• Prioritize: Quickly review, and revise if necessary, the priority ranking of assets most critical to protect during this holiday period, so that security staff is fully aware, and acknowledges where their focus must be. This sounds simple, and many will say, “we’ve done that,“ but I bet many organizations would be surprised at the results if they polled their holiday skeleton SOC crew about which are the most critical enterprise assets. This does not need to be an exhaustive review, but an effort to ensure all parties are clear and that communications regarding these priority assets are clear and timely.


    • Cross-train: Task resources from other functions required to be on call during the holidays (e.g., Help Desk) with allocating a portion of their staff to the SOC, and cross-train them in the processes and procedures for Alert Triage, or Tier 1 Operator duties. This enables the few senior, and highly skilled resources available to focus on items that pass through the first line of defense/review. For example, set-up several Lunch-n-Learn sessions on the checklist a Tier 1 Operator goes through when triaging an inbound alert that’s not able to be automatically closed. Share with them the tools and how to use them, such as look-up an IP address in VirusTotal and/or Whois. This also helps alleviate some of the fatigue that’s making retention such a challenge (see Syncurity Founder & CSO, JP Bourget’s white paper, “Preventing Analyst Fatigue”).


    • Automate & Orchestrate: Use automation to reduce the SOC workload, particularly for Alert Triage, allowing limited staff to quickly see and rank risks to priority assets among the reams of threat intel and alerts pouring into the SOC. For example, when an alert for suspicious traffic from an IP address is received, use APIs to automatically validate this traffic is to/from a high priority asset by checking the CMDB, if it impacts a VIP user by checking AD, and check the IP against a variety of private and public threat intelligence sources. If this is a high-value asset and/or user, and if more than 2 rank sources rank this address as malicious with high confidence, escalate for further investigation. Next, address these more quickly through orchestration. For example, use APIs into the security infrastructure directly to block malicious IP at the perimeter, proxy and mail gateway, and then leverage APIs to the EDR platform to reimage any impacted endpoints. If an organization is not ready for the SOC to talk directly to the infrastructure for these actions, at least start change control procedures necessary to implement the changes, such as generating IT tickets to the appropriate teams, so that they can respond appropriately, to potential risks that arise relative to these priority assets (see Syncurity Founder & CSO, JP Bourget’s Dark Reading article, “Finding Your Appetite for Automation (And Why it Matters)”).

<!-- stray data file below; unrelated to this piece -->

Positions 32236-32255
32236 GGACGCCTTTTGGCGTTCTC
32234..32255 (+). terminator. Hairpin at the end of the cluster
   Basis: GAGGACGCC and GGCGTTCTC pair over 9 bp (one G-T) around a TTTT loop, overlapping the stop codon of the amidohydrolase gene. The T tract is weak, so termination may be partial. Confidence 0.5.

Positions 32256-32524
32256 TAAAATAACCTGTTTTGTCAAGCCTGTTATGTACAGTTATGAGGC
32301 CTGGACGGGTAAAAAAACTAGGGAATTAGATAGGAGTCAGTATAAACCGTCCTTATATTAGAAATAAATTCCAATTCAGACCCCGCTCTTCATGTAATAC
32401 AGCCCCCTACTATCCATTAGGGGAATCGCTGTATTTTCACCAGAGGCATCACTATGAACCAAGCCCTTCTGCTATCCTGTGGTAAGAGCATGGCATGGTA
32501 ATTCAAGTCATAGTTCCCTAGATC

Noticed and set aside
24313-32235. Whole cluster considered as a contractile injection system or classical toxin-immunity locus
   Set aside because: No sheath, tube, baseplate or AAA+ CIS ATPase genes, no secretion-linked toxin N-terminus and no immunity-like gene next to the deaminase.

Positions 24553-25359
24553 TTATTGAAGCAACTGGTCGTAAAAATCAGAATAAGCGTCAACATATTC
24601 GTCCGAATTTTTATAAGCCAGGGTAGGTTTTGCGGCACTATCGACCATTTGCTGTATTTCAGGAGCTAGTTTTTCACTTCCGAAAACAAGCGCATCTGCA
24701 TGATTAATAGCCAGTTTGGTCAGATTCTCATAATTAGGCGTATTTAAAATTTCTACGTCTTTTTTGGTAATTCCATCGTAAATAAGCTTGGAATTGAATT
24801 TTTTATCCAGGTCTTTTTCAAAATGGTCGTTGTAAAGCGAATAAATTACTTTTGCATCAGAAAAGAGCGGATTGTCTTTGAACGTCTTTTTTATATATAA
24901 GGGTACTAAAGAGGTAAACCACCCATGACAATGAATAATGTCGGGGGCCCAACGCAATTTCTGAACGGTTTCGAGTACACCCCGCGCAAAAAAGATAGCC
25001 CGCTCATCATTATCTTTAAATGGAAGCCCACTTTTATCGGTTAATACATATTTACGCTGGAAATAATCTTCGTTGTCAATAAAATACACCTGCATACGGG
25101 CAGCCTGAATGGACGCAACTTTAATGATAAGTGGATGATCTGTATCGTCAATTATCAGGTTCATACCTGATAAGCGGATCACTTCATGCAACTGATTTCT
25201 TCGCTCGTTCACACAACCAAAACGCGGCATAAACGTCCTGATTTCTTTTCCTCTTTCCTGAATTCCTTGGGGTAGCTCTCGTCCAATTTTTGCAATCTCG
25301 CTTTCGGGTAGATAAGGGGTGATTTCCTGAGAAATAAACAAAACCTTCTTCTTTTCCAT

Don’t let the holiday freeze lower your cyber defenses

The holidays can be a wonderful time for individuals, and time off is a proven, necessary anecdote to employee burnout. There’s sound logic in the origin of the IT year-end “freeze.” However, this is also a time for organizations to be assertive with their staff, and creative in their approach to ensuring they remain cyber-vigilant and leveraging technology to offset the challenges maintaining, retaining, and training limited SOC staff. What’s your answer for warming up the chill of year-end “freeze”? Join the conversation.